Imagine you’ve given multiple gifts to a nonprofit over a few years. You feel a strong connection to the organization and its cause. Then, one day you get a fundraising appeal in the mail that misspells your name and fails to recognize your past contributions. Suddenly, you’re far less likely to be responsive.

Prospect research can be a big help in this department. Filling in such details as the prospect’s:

  • Preferred name: Does Nathaniel Lawson always go by Nate? Did Susie Johnson change her name when she married Nate Lawson?
  • Date of birth: Knowing a donor’s date of birth can affect many facets of fundraising including donor responsiveness. Think about how much more likely you’d be to respond to an organization’s direct mail appeal if they’d sent you a “Happy Birthday Email” the month before. Donors deserve to be treated like people and not just like piggy banks. On a larger scale, you’ll also be able to generally predict donor behavior based on donor age. Don’t pigeonhole anyone, but there are certainly some broad stroke truths about the difference between donor age groups, such as millennials versus baby boomers.
  • Address: Not to bury the lead here, but you can’t have a responsive donor if the mail you’re sending never even reaches her. Make sure your addresses are accurate and up-to-date.

The nitty-gritty can be the difference between your prospect sending you a check and your prospect throwing your letter in the recycling bin. Proper data hygiene is a must!

3. Knowing when to make the ask

Asking for donations is no cakewalk. Whether you’re calling a prospect up, sending an email, or mailing a carefully crafted letter, you’re going to encounter plenty of obstacles.

In order to minimize some of those obstacles and maximize responsiveness, you’ll want to try to choose the ideal time to make the ask.

Using a combination of common sense and prospect research, you can determine the best time to send your direct mail appeal.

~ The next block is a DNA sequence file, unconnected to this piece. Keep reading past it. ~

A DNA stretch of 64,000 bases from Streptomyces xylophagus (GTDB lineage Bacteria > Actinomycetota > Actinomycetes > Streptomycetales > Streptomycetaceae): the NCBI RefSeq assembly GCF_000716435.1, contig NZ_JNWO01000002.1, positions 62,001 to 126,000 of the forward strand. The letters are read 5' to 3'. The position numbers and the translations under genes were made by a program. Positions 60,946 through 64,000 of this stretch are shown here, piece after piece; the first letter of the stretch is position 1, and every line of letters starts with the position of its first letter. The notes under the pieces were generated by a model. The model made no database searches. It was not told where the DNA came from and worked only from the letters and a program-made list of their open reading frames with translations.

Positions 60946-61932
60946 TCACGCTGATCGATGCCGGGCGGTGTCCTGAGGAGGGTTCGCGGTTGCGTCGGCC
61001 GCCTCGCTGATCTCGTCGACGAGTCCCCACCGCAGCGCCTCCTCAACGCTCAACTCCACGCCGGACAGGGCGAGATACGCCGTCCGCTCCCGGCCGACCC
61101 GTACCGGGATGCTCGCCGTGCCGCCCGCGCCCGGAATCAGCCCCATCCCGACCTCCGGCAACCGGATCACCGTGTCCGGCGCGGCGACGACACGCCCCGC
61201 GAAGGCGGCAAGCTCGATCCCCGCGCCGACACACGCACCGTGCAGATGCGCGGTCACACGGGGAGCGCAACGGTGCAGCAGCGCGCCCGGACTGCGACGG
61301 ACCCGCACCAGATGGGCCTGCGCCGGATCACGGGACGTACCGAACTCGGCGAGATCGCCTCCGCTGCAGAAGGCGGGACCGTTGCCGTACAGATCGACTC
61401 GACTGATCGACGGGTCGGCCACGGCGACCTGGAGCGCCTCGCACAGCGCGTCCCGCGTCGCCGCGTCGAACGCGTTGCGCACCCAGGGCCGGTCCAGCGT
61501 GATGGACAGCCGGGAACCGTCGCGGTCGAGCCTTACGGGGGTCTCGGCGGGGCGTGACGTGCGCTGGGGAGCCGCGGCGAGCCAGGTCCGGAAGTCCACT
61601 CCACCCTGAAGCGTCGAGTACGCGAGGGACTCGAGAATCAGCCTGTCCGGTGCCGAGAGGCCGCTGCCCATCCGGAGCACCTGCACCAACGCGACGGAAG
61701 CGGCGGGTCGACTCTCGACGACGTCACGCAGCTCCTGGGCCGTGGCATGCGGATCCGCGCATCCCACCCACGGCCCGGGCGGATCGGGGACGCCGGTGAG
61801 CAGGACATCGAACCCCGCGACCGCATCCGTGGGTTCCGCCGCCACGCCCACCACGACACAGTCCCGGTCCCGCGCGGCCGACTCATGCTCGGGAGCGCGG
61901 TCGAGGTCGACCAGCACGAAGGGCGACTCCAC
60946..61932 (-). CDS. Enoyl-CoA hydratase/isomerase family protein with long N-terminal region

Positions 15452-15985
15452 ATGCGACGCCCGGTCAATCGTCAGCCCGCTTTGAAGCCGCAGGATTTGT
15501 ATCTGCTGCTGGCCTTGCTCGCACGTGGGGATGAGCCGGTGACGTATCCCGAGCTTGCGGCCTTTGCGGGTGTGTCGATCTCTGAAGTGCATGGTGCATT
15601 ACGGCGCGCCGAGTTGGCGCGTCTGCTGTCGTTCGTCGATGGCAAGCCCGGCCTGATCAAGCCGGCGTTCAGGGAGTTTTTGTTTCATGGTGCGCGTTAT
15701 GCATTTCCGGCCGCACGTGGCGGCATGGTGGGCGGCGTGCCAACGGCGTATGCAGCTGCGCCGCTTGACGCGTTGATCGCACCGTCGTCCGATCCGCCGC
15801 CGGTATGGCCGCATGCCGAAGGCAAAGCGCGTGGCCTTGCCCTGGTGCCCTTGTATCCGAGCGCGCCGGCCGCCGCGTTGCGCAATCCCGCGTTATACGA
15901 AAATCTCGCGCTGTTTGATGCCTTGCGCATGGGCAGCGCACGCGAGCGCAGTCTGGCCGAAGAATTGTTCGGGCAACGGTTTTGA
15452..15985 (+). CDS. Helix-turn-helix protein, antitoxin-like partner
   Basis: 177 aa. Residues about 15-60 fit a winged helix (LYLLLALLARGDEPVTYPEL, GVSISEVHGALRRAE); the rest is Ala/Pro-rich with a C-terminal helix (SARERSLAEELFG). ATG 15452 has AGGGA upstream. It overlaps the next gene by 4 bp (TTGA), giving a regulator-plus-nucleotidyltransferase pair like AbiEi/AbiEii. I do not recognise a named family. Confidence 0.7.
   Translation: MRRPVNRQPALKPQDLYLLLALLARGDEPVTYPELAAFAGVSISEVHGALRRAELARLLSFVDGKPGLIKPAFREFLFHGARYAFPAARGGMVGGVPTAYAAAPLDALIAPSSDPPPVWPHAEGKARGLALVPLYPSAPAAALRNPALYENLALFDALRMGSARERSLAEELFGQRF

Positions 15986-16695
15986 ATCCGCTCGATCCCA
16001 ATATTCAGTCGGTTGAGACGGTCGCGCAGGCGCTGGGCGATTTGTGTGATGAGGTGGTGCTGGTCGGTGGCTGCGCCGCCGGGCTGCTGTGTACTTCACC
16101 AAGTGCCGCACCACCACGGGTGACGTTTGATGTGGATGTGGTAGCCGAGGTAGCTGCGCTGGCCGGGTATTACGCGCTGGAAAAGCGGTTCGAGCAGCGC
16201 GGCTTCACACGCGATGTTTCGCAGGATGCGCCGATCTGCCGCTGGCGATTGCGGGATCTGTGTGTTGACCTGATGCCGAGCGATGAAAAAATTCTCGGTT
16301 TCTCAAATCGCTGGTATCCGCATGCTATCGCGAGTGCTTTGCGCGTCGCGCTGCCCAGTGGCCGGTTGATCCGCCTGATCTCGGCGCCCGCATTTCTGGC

Consider the following points before you send out your next round of letters:

  • Ask for gifts when people are in giving moods. That tends to happen around the holidays and year’s end.
  • Space out when you ask. Using prospect research, you can make sure your information is accurate on when your prospects last gave to your organization and to other nonprofits. For example, if your screening revealed that a new prospect gave a gift to a similar organization and that’s why you’re pursuing them, you wouldn’t want to reach out immediately after they’ve given a large contribution elsewhere. Let the dust settle so to speak and greatly improve responsiveness.
  • Make your asks when your donors historically give. Leveraging the historical data from a prospect screening, take a look at your prospects’ giving trends. Maybe one prospect gives most commonly in October. For whatever reason, that’s their big month, so you should be coordinating your ask around that time of year.

Asking for donations is never going to be an easy task, but you can make it far better with the creative use of donor data.

4. Determining the right amount to ask for

You probably wouldn’t ask a recent college grad to donate $5,000, just like you wouldn’t ask a millionaire to donate $10.

A major factor in the success of your organization’s direct mail solicitation boils down to one key move — determining the right amount to ask for.

While there’s no Magic 8 Ball to confirm the exact amount you should be requesting, there is prospect research.

By analyzing a prospect’s wealth markers, like the ones in point one, you can make a more accurate estimate of how much someone will feasibly give.

The popular assessment methods for giving capacity are as follows:

  • 5% of a prospect’s visible assets are equivalent to his/her giving capacity over five years.
  • 5 times the sum total of four annual gifts to similar organizations (yours can be included) is equivalent to the prospect’s giving capacity over five years.

For more on determining giving capacity, you can check out this helpful article.

Just remember, you don’t want to overlook philanthropic markers. They can completely change the game when it comes to deciding how much you should ask for.

Ask for too little and you’ll leave money on the table. Ask for too much and you risk no donor response at all. Let the research guide you to an appropriate middle ground.


At the end of the day, embarking on prospect research is about learning as much as you can about your donors and prospects. Let all of that knowledge inform your direct mail strategies and your response rate will reflect all your hard work.

Ryan Woroniecki is the Vice President of Strategic Partnerships at DonorSearch,
a prospect research, screening, and analytics company that focuses on proven philanthropy.
He has worked with hundreds of nonprofits and is a member of APRA-MD.  When he isn’t working,
he is an avid kickball player.